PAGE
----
A History of the National Highway

While the National Highway has only officially been in existence since 1974 with the passing of the National Highway Act by Federal Parliament, its origins go back to several decades beforehand.

Ever since white settlement of the Australian continent in the 18th and 19th centuries, transportation has always been the domain of the individual colonies (and since Federation in 1901, the States). Not only roads were controlled exclusively by the State Governments, but also the railways and inland waterways.

However, World War Two saw a centralisation of transport planning in Australia. The Federal government commandeered much of the control over railways, and many new roads were built to facilitate the war effort, particularly in the far north of Australia and also around major military bases and industrial centres. Probably the most famous highway that was built solely for the purpose of fighting the war was the Stuart Highway (now signed as National Highway 87), which goes from Port Augusta, SA to Darwin, NT, almost perfectly dissecting the continent from north to south.

There was much talk in the 1950's by the various governments in regards to instituting a national system of highways to facilitate interstate commerce and national defence. However, no truly cohesive plan got off the ground for nearly twenty years.

1955 was also a significant year for national highways, with the introduction of the national route numbering system. The various states agreed to number major interstate highways by agreement without Federal involvement. This system was modelled on the system of numbered United States highways which criss-cross that country - a system which is also controlled by agreements between the states without Federal interference.

In 1972, the conservative federal government was ousted in an election by a massive landslide, and a Labor government was introduced, under the idealistic and reformist leader, Gough Whitlam. In the three short years that Gough Whitlam was in power, he had created many much-needed infrastructure projects, including connecting millions of homes to sewerage lines, expansion of major industry and improvements to the nation's railways. He also legislated the National Highway Act of 1974, which provided for massive funding of highway improvements between state capital cities. It also meant that major roads would come under the direct control of the Federal Government for the first time.

The National Highways Act, 1974

The National Highways Act is not a particularly thrilling piece of legislation to read. Infact, it's downright boring. But it's not a very complicated or long-winded law.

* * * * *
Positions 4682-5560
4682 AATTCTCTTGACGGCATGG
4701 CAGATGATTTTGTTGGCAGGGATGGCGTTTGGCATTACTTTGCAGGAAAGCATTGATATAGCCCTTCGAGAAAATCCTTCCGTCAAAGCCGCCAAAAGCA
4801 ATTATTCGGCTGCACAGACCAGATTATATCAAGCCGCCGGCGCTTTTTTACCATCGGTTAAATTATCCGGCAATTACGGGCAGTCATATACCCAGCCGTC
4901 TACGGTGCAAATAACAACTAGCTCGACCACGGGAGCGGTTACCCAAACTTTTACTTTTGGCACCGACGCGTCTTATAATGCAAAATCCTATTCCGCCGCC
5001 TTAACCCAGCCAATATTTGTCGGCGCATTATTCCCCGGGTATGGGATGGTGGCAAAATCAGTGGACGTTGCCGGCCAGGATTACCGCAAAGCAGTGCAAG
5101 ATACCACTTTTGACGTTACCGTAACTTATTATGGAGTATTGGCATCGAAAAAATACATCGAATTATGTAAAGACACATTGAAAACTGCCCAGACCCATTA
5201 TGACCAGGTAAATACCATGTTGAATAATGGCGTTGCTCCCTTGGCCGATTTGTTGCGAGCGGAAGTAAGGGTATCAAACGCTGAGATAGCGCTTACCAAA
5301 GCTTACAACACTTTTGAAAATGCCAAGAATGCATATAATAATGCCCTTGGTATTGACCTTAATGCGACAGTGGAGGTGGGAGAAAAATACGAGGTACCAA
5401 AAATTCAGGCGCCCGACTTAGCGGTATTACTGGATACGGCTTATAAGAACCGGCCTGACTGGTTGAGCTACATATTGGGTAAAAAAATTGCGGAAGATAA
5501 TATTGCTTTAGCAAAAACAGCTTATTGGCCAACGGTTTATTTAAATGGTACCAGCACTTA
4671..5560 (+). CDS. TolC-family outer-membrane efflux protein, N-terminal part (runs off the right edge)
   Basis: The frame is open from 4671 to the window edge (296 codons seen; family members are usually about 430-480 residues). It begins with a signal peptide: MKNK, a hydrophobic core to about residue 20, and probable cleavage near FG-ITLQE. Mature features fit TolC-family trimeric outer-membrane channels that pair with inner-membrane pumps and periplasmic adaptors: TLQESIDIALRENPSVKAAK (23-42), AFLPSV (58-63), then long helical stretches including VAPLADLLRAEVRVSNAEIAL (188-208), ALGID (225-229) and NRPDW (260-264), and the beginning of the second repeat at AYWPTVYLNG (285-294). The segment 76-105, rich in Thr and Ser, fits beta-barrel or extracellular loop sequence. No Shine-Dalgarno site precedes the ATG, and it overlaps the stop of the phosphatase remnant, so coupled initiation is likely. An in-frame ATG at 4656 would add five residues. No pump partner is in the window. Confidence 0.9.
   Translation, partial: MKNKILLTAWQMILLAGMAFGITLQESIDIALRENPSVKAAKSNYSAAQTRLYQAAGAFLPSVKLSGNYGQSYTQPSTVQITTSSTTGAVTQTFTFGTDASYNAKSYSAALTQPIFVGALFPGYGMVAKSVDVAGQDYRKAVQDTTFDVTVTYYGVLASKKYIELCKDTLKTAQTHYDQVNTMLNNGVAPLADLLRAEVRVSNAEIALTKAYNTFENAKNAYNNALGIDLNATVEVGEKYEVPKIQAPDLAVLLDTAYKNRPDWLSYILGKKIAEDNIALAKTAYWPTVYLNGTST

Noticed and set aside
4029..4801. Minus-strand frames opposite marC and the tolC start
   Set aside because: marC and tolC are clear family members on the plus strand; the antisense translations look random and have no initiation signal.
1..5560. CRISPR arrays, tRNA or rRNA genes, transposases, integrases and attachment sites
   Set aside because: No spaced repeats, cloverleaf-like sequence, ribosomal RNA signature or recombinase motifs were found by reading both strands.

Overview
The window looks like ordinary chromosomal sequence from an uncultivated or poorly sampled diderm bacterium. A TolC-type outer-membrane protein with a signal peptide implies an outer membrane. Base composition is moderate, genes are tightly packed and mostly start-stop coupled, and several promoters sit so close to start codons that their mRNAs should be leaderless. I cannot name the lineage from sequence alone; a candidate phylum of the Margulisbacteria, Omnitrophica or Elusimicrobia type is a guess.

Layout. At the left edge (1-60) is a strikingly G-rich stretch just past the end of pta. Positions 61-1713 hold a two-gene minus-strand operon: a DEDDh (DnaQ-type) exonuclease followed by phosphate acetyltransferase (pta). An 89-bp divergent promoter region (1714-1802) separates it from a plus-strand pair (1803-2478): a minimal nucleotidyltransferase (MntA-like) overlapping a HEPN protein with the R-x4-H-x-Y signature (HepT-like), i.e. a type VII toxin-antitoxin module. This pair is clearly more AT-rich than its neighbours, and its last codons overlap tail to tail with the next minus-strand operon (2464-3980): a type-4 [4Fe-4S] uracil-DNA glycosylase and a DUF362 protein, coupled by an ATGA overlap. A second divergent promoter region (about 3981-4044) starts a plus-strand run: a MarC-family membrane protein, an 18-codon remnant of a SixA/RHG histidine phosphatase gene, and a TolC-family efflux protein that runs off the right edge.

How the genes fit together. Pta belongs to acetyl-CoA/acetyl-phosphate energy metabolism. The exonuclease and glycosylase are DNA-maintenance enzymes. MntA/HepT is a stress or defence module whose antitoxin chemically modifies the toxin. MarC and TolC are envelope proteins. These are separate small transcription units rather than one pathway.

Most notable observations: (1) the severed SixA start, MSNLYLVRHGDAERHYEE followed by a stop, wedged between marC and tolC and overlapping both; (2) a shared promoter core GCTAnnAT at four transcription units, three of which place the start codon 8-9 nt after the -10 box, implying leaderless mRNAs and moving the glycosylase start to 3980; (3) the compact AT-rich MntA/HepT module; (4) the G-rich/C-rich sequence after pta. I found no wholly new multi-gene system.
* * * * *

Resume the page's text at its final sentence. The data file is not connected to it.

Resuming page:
Most of the Act is concerned with the manner in which the National Highway is to be funded, with tables of appropriations for the first few years of the Act's existence. However, there are some more exciting bits amongst the boring stuff, including Which routes can be selected by the Federal Government as a National Highway. There are some rules as to which state highways can be adopted by the Feds as a National Highway. To attain the coveted green-and-gold route marker, a route must meet these criteria:

List of National Highway corridors

SYDNEY TO MELBOURNE: Hume Highway (National 31, M31)
SYDNEY TO BRISBANE: Sydney-Newcastle Freeway (National 1), New England Highway (National 15), Cunningham Highway (National 15)
MELBOURNE TO BRISBANE: Goulburn Valley Highway (A39), Newell Highway (National 39), Gore Highway (National 85), Warrego Highway (National 54)
MELBOURNE TO ADELAIDE: Western Highway (M8, A8), Dukes Highway (A8), Princes Highway (A1, M1)
SYDNEY TO ADELAIDE: Hume Highway (National 31), Sturt Highway (National 20, A20)
ADELAIDE TO PERTH: Princes Highway (A1), Eyre Highway (A1, National 1), Coolgardie-Esperance Highway (National 94), Great Eastern Highway (National 94)
ADELAIDE TO DARWIN: Princes Highway (A1), Stuart Highway (A87, National 87, National 1)
PERTH TO DARWIN: Great Northern Highway (National 1, National 95, National 1), Victoria Highway (National 1), Stuart Highway (National 1)
DARWIN TO BRISBANE: Stuart Highway (National 1, National 87), Barkly Highway (National 66), Landsborough Highway (National 66, National 71), Warrego Highway (National 54)
BRISBANE TO CAIRNS: Bruce Highway (National 1)
HOBART TO BURNIE: Midland Highway, Bass Highway (both National 1)
EASTERN CANBERRA CONNECTOR: Federal Highway (National 23)
WESTERN CANBERRA CONNECTOR: Barton Highway (National 25)

© Bradley Torr. Last updated 15-Apr-2000.

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